Burning the heels of the G7 ThinQ (‘Think’) and the V30 (launched at IFA 2017), LG has this week announced the forthcoming availability (remember this word) of the G7 One – a pseudo-flagship smartphone with a Snapdragon 835 processor, a notched 6.1-inch/1440 px touchscreen and super loud in-built speakers.
For Android aficionados, the headline is the operating system itself. The G7 One is a fully-fledged member of Google’s Android One program: it sports a ‘naked’ Android OS that foregoes LG’s additional skin.
For those who care about sound quality, the G7 One doesn’t just include a headphone socket, it carries forward LG’s commitment to a high performance ‘Quad DAC’ output, executed here by the same hi-res/MQA-capable ESS Sabre ES9218 DAC/headphone driver chip that featured in both the V30 and G7 ThinQ.
As with all DACs, the majority appeal lies not in their hi-res playback or Tidal MQA support but their application of higher sound quality to all music: MP3s and CD rips played back from the G7 One’s microSD card and – crucially for 2018 – streaming services like Spotify, Tidal, Qobuz, Deezer, Pandora and Apple Music.
In essence, if an Android phone can play it, the LG G7 One will make it sound better. Much better. And if the new model sounds as good as the V30 – and we’ve no reason to expect it won’t – then LG has given us another smartphone that out-performs the streaming-capable Sony NW-ZX2 on sound quality and every Astell&Kern on functionality.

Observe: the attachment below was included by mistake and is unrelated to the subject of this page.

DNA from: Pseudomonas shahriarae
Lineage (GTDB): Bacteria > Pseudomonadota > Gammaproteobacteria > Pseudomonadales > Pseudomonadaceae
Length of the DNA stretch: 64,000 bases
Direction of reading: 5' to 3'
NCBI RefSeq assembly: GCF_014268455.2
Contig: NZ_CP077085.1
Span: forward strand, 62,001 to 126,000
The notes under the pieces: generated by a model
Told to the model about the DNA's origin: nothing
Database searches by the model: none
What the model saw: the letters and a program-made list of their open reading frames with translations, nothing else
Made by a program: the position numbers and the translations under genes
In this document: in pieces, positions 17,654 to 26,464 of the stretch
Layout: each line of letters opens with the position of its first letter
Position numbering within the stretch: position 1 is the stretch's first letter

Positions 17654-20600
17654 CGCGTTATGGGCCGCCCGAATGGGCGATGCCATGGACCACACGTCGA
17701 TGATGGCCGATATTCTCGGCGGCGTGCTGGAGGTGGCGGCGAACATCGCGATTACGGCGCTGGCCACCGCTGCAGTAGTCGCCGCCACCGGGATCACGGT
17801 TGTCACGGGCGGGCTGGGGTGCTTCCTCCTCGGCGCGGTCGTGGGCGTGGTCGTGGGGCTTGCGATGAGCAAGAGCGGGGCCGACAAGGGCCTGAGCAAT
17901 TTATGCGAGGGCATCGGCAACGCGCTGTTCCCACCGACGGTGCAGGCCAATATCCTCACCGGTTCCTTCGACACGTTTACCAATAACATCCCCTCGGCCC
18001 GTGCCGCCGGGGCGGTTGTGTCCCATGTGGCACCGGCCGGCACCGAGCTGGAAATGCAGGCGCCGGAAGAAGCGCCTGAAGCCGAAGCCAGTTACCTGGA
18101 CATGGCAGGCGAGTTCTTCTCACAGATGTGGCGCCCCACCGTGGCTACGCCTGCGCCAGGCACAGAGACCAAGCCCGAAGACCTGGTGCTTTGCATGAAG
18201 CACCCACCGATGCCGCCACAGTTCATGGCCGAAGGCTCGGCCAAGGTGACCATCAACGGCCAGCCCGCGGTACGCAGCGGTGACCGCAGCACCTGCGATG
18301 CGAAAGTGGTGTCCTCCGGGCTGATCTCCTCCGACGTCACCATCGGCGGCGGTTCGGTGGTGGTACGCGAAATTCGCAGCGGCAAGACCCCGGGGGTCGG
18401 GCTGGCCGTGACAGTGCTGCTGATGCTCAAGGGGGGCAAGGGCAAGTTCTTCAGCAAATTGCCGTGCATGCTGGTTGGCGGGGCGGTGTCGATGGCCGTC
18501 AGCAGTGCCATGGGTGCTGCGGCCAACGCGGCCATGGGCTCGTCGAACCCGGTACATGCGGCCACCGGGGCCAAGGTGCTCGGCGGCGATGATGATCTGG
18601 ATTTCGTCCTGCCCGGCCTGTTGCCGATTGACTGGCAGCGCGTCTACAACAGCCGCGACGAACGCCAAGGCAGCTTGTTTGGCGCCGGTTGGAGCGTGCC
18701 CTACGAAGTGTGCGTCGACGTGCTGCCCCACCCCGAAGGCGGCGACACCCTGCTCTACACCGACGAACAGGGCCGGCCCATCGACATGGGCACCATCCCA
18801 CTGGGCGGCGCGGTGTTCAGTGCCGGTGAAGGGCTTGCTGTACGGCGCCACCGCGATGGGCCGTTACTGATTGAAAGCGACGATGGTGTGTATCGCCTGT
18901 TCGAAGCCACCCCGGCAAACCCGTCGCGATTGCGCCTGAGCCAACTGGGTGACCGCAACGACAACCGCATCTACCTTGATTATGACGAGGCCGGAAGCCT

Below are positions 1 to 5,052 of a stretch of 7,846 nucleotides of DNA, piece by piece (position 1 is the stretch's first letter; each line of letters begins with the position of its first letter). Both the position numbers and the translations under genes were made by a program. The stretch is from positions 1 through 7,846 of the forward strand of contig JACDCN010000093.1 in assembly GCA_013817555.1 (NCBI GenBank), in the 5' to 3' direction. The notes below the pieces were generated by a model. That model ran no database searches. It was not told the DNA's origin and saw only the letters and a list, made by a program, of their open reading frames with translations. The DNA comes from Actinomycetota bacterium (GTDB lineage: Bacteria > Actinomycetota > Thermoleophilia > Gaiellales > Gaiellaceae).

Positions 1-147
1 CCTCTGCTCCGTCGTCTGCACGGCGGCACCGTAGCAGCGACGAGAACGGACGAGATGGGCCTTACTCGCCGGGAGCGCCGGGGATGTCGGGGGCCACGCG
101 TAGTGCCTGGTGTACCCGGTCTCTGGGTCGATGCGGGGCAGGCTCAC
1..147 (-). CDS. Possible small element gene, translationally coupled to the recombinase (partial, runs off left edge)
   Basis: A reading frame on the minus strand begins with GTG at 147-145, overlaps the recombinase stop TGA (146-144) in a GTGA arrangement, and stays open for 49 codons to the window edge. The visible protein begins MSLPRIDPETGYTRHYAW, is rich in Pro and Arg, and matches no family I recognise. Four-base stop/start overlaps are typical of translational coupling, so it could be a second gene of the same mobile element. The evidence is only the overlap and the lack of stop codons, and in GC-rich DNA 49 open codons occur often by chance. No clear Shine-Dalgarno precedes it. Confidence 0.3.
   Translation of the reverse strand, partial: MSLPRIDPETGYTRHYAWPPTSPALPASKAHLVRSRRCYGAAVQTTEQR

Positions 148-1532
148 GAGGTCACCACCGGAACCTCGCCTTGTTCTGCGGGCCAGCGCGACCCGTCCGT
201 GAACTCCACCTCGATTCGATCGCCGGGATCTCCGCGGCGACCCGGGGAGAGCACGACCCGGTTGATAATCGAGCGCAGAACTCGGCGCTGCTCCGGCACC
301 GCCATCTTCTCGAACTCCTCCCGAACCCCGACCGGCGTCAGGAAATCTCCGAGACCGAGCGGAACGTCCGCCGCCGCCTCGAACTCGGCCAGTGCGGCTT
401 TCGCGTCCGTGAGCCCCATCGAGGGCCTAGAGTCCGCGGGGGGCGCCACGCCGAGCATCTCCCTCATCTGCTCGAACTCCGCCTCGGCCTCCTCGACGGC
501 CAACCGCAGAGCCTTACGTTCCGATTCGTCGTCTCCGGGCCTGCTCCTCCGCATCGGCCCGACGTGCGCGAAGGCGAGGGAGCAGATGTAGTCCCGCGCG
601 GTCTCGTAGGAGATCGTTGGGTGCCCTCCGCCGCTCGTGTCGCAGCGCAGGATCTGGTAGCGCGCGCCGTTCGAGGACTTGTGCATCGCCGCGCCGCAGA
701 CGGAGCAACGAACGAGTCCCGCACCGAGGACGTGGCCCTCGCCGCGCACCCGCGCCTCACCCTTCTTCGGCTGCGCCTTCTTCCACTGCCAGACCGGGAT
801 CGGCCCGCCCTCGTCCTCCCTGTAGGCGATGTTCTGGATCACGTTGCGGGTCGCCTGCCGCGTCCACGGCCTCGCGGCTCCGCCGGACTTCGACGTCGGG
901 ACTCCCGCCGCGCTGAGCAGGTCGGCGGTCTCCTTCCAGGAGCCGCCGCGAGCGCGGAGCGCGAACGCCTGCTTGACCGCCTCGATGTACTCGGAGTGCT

What we don’t yet know is if the G7 One will ship with Qualcomm’s aptX Bluetooth codec. Listeners rocking Sony Bluetooth headphones needn’t worry as the equally-capable LDAC codec comes as standard in the Android 8.x operating system.
LG is keeping tight tight-lipped about the G7 One’s “exceptional” price but we can reasonably expect it to land somewhere below the G7 ThinQ’s MSRP.
Now the wrinkle. Remember the A word? Less predictable are the territories in which the G7 One will be made available. From the floor of IFA 2018, one LG representative told me that nothing is a given. We might see this Android One flagship in Europe, the UK or the USA. Then again, we might not.
I use a V30 for all my out of house listening and I’ll be doing my darndest to get the G7 One for its naked Android OS.
Whatever LG’s final territorial decisions, the G7 One’s announcement will put downward pressure on the G7 ThinQ’s and V30’s pricing making right now no better time to ditch that DAP (a second device that doesn’t do streaming) and step up to some of the best sounding smartphones in the world.
Further information: LG